How ironic to read the Home Builders' lobbyist remark that fees for waiving open space requirements for new developments were so high that it was more profitable to actually set aside the open space ("Balto. Co. Council lowers open-space fees for developers," May 23)! That means the fees were appropriately designed to encourage compliance with the law, which intends to offset the loss of open space that occurs when a new development is constructed. But the Home Builders successfully lobbied the Baltimore County Council to "fix" these fees, cutting them by nearly 90 percent in rural areas.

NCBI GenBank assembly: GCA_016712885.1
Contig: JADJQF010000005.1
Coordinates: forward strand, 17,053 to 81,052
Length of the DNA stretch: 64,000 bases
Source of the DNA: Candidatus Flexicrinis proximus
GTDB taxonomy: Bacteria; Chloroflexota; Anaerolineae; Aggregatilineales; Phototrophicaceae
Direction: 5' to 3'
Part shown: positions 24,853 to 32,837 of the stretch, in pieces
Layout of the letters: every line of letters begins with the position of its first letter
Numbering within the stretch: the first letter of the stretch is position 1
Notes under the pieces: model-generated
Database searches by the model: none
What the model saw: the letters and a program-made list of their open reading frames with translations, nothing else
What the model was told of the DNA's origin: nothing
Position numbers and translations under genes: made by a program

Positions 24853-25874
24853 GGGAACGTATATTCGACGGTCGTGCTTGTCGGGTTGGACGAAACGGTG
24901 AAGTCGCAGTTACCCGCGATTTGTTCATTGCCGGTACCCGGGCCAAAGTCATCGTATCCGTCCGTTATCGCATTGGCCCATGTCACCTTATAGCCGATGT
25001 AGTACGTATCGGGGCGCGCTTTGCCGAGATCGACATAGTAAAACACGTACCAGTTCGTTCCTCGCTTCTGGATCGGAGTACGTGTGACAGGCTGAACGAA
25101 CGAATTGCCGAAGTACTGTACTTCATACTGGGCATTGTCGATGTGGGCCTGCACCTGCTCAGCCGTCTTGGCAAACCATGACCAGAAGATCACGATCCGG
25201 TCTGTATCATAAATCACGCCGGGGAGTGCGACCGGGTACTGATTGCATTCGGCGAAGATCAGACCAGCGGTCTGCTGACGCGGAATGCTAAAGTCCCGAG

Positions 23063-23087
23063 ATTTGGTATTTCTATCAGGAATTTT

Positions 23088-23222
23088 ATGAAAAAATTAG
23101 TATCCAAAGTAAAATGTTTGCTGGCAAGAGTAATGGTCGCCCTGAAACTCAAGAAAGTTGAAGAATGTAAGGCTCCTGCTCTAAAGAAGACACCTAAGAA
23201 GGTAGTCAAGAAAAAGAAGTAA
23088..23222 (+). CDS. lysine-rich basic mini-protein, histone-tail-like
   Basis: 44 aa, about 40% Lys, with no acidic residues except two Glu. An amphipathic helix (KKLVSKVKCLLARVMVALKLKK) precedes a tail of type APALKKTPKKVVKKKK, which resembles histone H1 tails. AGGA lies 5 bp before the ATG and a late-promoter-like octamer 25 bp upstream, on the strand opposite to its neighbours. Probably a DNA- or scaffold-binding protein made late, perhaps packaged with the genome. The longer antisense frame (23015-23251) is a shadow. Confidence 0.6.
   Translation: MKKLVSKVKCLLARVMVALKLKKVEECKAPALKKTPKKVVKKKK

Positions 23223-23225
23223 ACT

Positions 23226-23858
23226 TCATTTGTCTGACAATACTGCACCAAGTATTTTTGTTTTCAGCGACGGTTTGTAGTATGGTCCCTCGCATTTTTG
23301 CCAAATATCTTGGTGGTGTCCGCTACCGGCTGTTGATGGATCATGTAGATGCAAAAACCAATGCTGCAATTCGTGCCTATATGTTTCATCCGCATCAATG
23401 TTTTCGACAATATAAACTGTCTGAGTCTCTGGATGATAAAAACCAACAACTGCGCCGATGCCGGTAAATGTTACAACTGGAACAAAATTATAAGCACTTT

Studies show that houses sell better when they are located near open space, which could be a public park, or a wooded area with hiking trails. Open space also attracts new business to the area. By making it more profitable for developers to waive the open space requirement and pay a sharply reduced fee instead, the county departs from its plan to encourage attractive, livable communities. It seems to have done things in reverse order: reduce the fees now, then have the Planning Board devise a formula for calculating them.
The county uses the funds collected through these fees to buy land for public recreation. Cutting these fees will make that undertaking even more difficult than it already was. Let's hope that when the county recalculates these fees, they think more about the benefits of open space to the people who will live in the new developments than about the profits of the developers building them.
Kirsten Burger, Monkton
The writer is president of the Sparks-Glencoe Community Planning Council.